Dorothy Wordsworth and Nature

In 2021 I was commissioned to make two short films (the first appeared on this blog back in December 2021) about Dorothy Wordsworth to celebrate her 250th birthday on Christmas Day 2021. These films are based on talks by experts on her work, and in this second short film, Dr. Penny Bradshaw, Assistant Professor of English Literature at the University of Cumbria, explores Dorothy Wordsworth’s creative partnership with her famous brother William, her illness in later life, and her deep connection with the natural world.

Cyanotype Workshop at Rydal Mount, 21 May 2022

On 21 May 2022 I am running a cyanotype printing workshop at Rydal Mount, the lovely former home of Romantic poet William Wordsworth, where he lived from 1813 until his death in 1850. This is an opportunity to learn how to produce prints using a technique dating back to 1842, but with a modern twist. We’ll make light sensitive paper and then spend some time photographing in the gardens before producing negatives that can be used for printing. Bring a phone or a camera to take the photographs. If you are using your phone, please download the free Snapseed photo editing app before the workshop. Everyone will go away with at least one print, and negative.

More information and a link for booking is at the Rydal Mount website.

Cross-posted from chrisroutledge.pictures

The Picts and the Martyrs

IMG_7392Over the years I seem to have found myself organising several marathon readings of novels, in which people come together to read together, chapter by chapter. The first of these was a marathon reading of Moby Dick, which took place in Liverpool in 2013 (more information is here); it was the first marathon reading of Melville’s great novel in the UK. Since then, I’ve collaborated with Eileen Jones on two more, rather shorter marathon readings, of the Arthur Ransome novels Swallows and Amazons and Pigeon Post, in 2017 and 2019 respectively. We staged those two in the Lake District, near to where they are set.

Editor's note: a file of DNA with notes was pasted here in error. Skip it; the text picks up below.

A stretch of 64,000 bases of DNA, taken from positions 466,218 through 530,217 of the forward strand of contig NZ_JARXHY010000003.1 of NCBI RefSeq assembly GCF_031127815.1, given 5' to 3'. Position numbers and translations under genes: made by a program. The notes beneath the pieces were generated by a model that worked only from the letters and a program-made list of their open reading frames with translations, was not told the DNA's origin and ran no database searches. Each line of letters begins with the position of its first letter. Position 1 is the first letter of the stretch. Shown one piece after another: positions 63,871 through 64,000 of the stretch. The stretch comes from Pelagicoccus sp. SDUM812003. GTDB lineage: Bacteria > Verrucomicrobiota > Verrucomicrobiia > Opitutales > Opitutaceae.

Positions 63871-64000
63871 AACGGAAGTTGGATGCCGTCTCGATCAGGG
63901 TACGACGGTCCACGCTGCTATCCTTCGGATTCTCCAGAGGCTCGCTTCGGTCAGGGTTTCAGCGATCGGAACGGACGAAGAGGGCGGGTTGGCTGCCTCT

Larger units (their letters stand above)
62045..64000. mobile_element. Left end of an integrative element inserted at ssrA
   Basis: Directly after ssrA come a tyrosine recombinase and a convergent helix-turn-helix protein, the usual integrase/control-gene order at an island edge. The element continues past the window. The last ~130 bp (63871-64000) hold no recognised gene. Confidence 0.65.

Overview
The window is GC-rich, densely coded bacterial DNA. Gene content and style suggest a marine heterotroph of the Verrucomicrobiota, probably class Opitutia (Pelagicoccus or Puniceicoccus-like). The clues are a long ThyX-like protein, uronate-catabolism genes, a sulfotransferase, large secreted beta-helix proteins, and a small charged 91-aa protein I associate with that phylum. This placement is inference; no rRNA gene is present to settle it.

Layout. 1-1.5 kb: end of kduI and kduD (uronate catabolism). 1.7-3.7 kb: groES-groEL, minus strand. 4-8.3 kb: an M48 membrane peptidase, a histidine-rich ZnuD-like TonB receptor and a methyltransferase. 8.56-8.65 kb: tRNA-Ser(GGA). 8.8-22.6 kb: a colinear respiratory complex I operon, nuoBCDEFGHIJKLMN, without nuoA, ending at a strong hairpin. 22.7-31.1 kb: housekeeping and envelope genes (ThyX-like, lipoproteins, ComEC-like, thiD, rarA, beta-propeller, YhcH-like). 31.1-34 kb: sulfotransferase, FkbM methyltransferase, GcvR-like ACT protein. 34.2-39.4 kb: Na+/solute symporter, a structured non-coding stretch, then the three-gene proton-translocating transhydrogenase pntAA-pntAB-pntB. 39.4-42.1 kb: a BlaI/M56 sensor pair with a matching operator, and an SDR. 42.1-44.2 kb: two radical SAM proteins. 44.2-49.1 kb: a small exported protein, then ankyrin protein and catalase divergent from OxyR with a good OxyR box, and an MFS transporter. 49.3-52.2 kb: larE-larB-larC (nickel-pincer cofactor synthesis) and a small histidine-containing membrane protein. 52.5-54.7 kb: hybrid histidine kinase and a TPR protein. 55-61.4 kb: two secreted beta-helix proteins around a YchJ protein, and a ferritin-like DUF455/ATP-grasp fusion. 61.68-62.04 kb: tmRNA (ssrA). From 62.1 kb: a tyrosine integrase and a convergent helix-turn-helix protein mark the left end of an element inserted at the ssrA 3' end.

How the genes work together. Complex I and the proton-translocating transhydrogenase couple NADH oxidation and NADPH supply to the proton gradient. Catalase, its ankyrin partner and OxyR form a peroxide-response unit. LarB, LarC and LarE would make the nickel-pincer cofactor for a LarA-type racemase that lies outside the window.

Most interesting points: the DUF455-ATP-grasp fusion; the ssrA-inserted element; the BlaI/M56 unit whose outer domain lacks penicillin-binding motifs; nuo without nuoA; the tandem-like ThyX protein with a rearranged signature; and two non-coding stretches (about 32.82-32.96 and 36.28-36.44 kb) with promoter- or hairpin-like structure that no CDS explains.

And now there is a third, created under Covid-19 rules: a reading of The Picts and the Martyrs, Ransome’s “lockdown” novel. You can listen to the book read by 31 readers, all reading in their own homes, on our website If Not Duffers. I hope you enjoy it.

Project News, Summer 2019

It’s been quite a while since I posted anything here. There are several reasons for that, but the main one is because 2019 has been a year of photography, and I post about that over at chrisroutledge.pictures. Since deciding to concentrate more of my time on visual art late in 2018, around the time of Carousel, I’ve had several projects on the go.

Liverpool Art Fair, 2019

Firstly, I have work at the Liverpool Art Fair, which is being held this year at Liverpool’s Metquarter shopping mall, a space with remarkably good light for looking at pictures. The five pieces I have on show are all Liverpool based, and four of them come from my ongoing “Reflections on Liverpool” series. The fifth is the popular “Futurist” print shown here. I was interviewed recently for a short Q&A on the perennial subject of ‘photography as art’ over at the Liverpool Art Fair website.

There is a huge variety of interesting work on show at the art fair, all of which is for sale, and I highly recommend having a wander over to the Metquarter if you have some time to spare in Liverpool this summer (the show closes on September 1st).

Indeterminate Land. Heaton Cooper Studio Archive Gallery, Grasmere, October 9th-November 3rd.

My main project for the autumn is “Indeterminate Land,” a solo exhibition and book exploring our relationship with the landscape of the Lake District through the aftermath of ‘Storm Desmond’, a violent and destructive storm that struck Northern England and Southern Scotland in December 2015. I began photographing a short section of the river Rothay, near the village of Rydal during the storm, and in the months that followed, and the exhibition will include around 30 pieces of work looking at changes made to the landscape by the storm, and severe flooding. Working with various approaches to image making, including pinhole photography, I have also tried to explore the feelings of shock, and to some extent trauma, that followed from the storm, and to think about how the much mythologised landscape of the Romantic poets and painters manages to defy myth making. More information about Indeterminate Land is here. A signed and numbered limited edition book based on the project is now available to pre-order.

Indeterminate Land runs from 9th October to 3rd November 2019 at the Heaton Cooper Studio Archive Gallery, Grasmere.